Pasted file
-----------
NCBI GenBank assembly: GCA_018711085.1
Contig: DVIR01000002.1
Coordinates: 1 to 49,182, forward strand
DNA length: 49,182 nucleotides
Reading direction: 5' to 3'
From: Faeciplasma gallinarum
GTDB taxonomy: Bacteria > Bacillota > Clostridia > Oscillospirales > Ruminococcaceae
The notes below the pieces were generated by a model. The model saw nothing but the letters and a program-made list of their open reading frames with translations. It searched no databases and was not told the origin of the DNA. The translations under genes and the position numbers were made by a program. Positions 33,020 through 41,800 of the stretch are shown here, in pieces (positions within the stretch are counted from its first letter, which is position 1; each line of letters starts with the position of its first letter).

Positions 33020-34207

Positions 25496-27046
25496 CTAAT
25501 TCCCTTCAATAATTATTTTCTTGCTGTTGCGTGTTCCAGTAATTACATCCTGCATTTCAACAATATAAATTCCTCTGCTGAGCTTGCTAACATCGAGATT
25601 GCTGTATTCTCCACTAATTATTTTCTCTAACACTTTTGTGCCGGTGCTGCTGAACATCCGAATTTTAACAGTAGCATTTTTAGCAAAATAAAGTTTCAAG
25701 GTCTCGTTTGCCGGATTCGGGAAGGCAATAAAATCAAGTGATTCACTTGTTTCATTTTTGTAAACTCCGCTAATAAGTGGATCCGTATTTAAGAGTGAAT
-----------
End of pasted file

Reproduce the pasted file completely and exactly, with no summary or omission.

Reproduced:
NCBI GenBank assembly: GCA_018711085.1
Contig: DVIR01000002.1
Coordinates: 1 to 49,182, forward strand
DNA length: 49,182 nucleotides
Reading direction: 5' to 3'
From: Faeciplasma gallinarum
GTDB taxonomy: Bacteria > Bacillota > Clostridia > Oscillospirales > Ruminococcaceae
The notes below the pieces were generated by a model. The model saw nothing but the letters and a program-made list of their open reading frames with translations. It searched no databases and was not told the origin of the DNA. The translations under genes and the position numbers were made by a program. Positions 33,020 through 41,800 of the stretch are shown here, in pieces (positions within the stretch are counted from its first letter, which is position 1; each line of letters starts with the position of its first letter).

Positions 33020-34207

Positions 25496-27046
25496 CTAAT
25501 TCCCTTCAATAATTATTTTCTTGCTGTTGCGTGTTCCAGTAATTACATCCTGCATTTCAACAATATAAATTCCTCTGCTGAGCTTGCTAACATCGAGATT
25601 GCTGTATTCTCCACTAATTATTTTCTCTAACACTTTTGTGCCGGTGCTGCTGAACATCCGAATTTTAACAGTAGCATTTTTAGCAAAATAAAGTTTCAAG
25701 GTCTCGTTTGCCGGATTCGGGAAGGCAATAAAATCAAGTGATTCACTTGTTTCATTTTTGTAAACTCCGCTAATAAGTGGATCCGTATTTAAGAGTGAAT